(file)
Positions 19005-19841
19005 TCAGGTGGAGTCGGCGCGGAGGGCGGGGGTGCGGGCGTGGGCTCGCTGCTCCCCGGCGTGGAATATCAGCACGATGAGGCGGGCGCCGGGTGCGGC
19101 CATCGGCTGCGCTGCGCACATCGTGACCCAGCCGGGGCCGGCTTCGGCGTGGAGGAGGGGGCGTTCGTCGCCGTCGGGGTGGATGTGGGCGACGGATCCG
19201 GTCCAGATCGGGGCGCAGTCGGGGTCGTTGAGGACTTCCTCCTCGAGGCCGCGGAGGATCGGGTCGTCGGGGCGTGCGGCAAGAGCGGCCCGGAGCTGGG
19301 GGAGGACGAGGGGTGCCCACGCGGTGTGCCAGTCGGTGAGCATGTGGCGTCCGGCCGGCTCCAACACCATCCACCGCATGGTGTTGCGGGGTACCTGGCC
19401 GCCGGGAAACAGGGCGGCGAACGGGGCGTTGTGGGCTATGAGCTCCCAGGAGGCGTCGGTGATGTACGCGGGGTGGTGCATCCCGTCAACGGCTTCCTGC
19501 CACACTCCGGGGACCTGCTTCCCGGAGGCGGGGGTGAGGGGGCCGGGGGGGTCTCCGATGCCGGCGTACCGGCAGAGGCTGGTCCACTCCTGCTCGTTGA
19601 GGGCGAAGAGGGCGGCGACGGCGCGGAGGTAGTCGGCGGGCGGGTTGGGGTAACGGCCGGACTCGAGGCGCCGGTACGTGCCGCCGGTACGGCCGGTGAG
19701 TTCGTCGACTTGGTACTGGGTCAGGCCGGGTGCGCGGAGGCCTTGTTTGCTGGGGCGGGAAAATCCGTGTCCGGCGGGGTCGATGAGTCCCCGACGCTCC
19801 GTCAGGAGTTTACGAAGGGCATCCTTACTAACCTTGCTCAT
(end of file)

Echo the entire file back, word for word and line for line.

Positions 19005-19841
19005 TCAGGTGGAGTCGGCGCGGAGGGCGGGGGTGCGGGCGTGGGCTCGCTGCTCCCCGGCGTGGAATATCAGCACGATGAGGCGGGCGCCGGGTGCGGC
19101 CATCGGCTGCGCTGCGCACATCGTGACCCAGCCGGGGCCGGCTTCGGCGTGGAGGAGGGGGCGTTCGTCGCCGTCGGGGTGGATGTGGGCGACGGATCCG
19201 GTCCAGATCGGGGCGCAGTCGGGGTCGTTGAGGACTTCCTCCTCGAGGCCGCGGAGGATCGGGTCGTCGGGGCGTGCGGCAAGAGCGGCCCGGAGCTGGG
19301 GGAGGACGAGGGGTGCCCACGCGGTGTGCCAGTCGGTGAGCATGTGGCGTCCGGCCGGCTCCAACACCATCCACCGCATGGTGTTGCGGGGTACCTGGCC
19401 GCCGGGAAACAGGGCGGCGAACGGGGCGTTGTGGGCTATGAGCTCCCAGGAGGCGTCGGTGATGTACGCGGGGTGGTGCATCCCGTCAACGGCTTCCTGC
19501 CACACTCCGGGGACCTGCTTCCCGGAGGCGGGGGTGAGGGGGCCGGGGGGGTCTCCGATGCCGGCGTACCGGCAGAGGCTGGTCCACTCCTGCTCGTTGA
19601 GGGCGAAGAGGGCGGCGACGGCGCGGAGGTAGTCGGCGGGCGGGTTGGGGTAACGGCCGGACTCGAGGCGCCGGTACGTGCCGCCGGTACGGCCGGTGAG
19701 TTCGTCGACTTGGTACTGGGTCAGGCCGGGTGCGCGGAGGCCTTGTTTGCTGGGGCGGGAAAATCCGTGTCCGGCGGGGTCGATGAGTCCCCGACGCTCC
19801 GTCAGGAGTTTACGAAGGGCATCCTTACTAACCTTGCTCAT